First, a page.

Academic journal article Erasmus Journal for Philosophy and Economics

Catching Capital: The Ethics of Tax Competition

Academic journal article Erasmus Journal for Philosophy and Economics

Catching Capital: The Ethics of Tax Competition

Article excerpt

Review of Peter Dietsch's Catching capital: the ethics of tax competition. New York: Oxford University Press, 2015, 280 pp.

This excellent book explores normative issues related to tax competition among states and proposes solutions to core problems identified. The two main questions which the book tackles are: What, if anything, is wrong with tax competition? And, if there is something ethically problematic, what should be done? Dietsch argues that "tax evasion and the shifting of profits to low-tax jurisdictions represent egregious forms of free-riding on the part of capital owners and one of the most blatant injustices of modern economic societies. We need to get a grip on them" (p. 223). As far as I am aware, this is the only book-length normative assessment of tax competition available and, as such, it makes a highly original contribution to important literatures. This work, principally in economic philosophy, blends issues and insights from at least four different disciplines, namely political philosophy, economics, political sciences, and international tax law. It is accessibly written and aims to reach a broad audience including philosophers, economists, political scientists, law theorists, along with policymakers and members of international organizations. It is centrally focused on the normative underpinnings of how the international tax regime should be organized. But it also offers concrete proposals about how to create institutions and policies that would best match the theoretical analysis and bring its core normative insights into being.

Dietsch argues that enormous private wealth is hidden in tax havens and restoring fiscal control to states will require more effectively catching this capital, so that those who have a right to tax capital are able to do this effectively. We have to reform the international fiscal policy regimes so that effective taxation is possible. These goals require answering a number of core questions.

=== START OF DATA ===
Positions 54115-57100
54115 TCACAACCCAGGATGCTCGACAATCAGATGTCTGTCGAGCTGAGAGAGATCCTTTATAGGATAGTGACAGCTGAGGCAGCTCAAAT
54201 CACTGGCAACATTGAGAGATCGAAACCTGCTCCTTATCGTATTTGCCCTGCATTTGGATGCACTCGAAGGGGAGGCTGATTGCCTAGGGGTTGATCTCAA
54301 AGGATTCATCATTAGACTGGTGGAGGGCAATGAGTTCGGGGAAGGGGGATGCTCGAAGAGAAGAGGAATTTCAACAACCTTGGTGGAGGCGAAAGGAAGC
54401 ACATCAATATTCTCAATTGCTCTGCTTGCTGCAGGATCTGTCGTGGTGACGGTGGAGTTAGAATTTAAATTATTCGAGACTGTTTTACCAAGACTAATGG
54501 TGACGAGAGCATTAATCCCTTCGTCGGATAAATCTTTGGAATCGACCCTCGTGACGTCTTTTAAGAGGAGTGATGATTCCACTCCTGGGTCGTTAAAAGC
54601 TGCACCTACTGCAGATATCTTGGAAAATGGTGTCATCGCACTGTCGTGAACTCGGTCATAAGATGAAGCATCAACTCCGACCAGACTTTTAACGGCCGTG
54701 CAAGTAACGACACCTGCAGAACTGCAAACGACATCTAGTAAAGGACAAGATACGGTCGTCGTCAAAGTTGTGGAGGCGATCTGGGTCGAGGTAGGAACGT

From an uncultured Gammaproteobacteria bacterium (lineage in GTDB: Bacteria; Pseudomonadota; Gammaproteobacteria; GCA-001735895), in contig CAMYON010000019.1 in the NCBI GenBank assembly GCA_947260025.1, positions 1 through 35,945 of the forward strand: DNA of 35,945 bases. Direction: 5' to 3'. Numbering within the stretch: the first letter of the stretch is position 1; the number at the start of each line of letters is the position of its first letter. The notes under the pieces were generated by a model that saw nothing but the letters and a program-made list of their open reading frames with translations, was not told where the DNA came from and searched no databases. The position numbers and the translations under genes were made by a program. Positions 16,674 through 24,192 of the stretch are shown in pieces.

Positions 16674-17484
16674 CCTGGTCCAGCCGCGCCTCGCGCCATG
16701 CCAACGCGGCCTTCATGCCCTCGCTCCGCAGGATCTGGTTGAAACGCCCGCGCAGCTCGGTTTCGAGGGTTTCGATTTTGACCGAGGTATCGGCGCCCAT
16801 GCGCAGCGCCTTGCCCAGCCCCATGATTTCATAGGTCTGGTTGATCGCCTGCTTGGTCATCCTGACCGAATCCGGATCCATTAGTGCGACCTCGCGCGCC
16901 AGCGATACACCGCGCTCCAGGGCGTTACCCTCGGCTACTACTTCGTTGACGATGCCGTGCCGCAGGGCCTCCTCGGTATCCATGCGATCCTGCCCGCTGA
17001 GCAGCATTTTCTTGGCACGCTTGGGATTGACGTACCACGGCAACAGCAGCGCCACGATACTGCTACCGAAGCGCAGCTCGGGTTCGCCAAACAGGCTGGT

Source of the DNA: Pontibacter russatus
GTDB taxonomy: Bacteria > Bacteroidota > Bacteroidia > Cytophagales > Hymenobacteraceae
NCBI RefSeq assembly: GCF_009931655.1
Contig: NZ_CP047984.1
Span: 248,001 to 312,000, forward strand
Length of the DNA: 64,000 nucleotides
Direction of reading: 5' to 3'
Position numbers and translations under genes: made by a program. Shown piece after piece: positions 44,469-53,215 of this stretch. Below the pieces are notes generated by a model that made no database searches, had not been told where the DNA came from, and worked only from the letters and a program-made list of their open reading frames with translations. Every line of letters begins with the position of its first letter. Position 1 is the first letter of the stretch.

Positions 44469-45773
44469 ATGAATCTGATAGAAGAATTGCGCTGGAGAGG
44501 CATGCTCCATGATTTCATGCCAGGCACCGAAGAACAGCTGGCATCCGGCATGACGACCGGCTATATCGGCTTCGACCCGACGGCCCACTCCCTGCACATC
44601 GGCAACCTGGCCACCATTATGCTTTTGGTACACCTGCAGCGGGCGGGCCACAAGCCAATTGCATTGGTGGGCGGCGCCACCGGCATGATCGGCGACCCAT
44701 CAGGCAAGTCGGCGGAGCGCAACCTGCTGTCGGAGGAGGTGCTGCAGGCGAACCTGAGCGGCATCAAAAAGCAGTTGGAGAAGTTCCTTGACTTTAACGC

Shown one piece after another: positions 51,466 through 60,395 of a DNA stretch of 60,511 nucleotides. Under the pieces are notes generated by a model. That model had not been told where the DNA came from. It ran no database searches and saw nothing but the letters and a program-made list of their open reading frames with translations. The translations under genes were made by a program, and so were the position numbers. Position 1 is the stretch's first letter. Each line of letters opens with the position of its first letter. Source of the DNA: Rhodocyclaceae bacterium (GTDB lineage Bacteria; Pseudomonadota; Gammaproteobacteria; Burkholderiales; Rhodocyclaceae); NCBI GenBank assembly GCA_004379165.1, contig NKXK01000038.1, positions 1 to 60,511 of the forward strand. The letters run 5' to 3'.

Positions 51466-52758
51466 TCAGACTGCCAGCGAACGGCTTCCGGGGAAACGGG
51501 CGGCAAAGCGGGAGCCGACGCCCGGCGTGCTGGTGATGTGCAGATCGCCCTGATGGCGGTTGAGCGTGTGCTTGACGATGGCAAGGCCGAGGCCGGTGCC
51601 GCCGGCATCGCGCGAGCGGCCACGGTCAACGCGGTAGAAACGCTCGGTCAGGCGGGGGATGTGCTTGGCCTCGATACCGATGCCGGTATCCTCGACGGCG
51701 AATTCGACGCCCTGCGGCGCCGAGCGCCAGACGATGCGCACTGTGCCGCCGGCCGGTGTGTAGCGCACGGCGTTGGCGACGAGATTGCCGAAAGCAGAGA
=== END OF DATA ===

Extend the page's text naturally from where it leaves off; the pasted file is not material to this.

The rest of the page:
If some coordination in tax policy is required to respond to tax competition, what will be the implications for states' fiscal sovereignty? Can one regulate tax competition without calling for an outright harmonization of tax rates? If so, how should we strike a balance between the fiscal autonomy of one particular state and the externalities this autonomy creates for other states? And supposing that reforming the system through multilateral regulation of tax competition is not politically feasible, are there compensatory duties that the winners of tax competition owe the losers? Last but not least, could it be that regulating tax competition will be economically inefficient (p. 7)?

So, to begin the sketch of his answers to some of these questions, what kinds of tax competition are worrisome? Dietsch identifies three kinds. First, states compete for foreign direct investment which involves relocation of real economic activity. Second, there is competition for portfolio capital. "Individuals shiftsome of their wealth in the form of cash deposits, equity, and security holdings offshore-which in fact means nothing other than 'abroad' in the financial world-in order to avoid paying capital gains tax" (p. 3). Approximately 10% of European wealth is held offshore, while the figure for Latin America is 50%, and the Middle East, 70% (p. 3). Third, states also compete for paper profits of multinational enterprises (MNEs). Using a staggering array of methods (such as manipulative transfer pricing schemes), MNEs shiftprofits from high to low tax rate jurisdictions. As one example, in 2009 Google Inc. was able to shiftprofits through Ireland, the Netherlands and Bermuda to cut its taxes dramatically to around 2.4%, far below the US corporate tax rate of 35%. So successful are these methods that 39% of Fortune 500 companies that were profitable for each year between 2008 and 2013 paid zero (or less) tax in one or more of those 5 years. Indeed, such practices have become an essential part of being competitive. …

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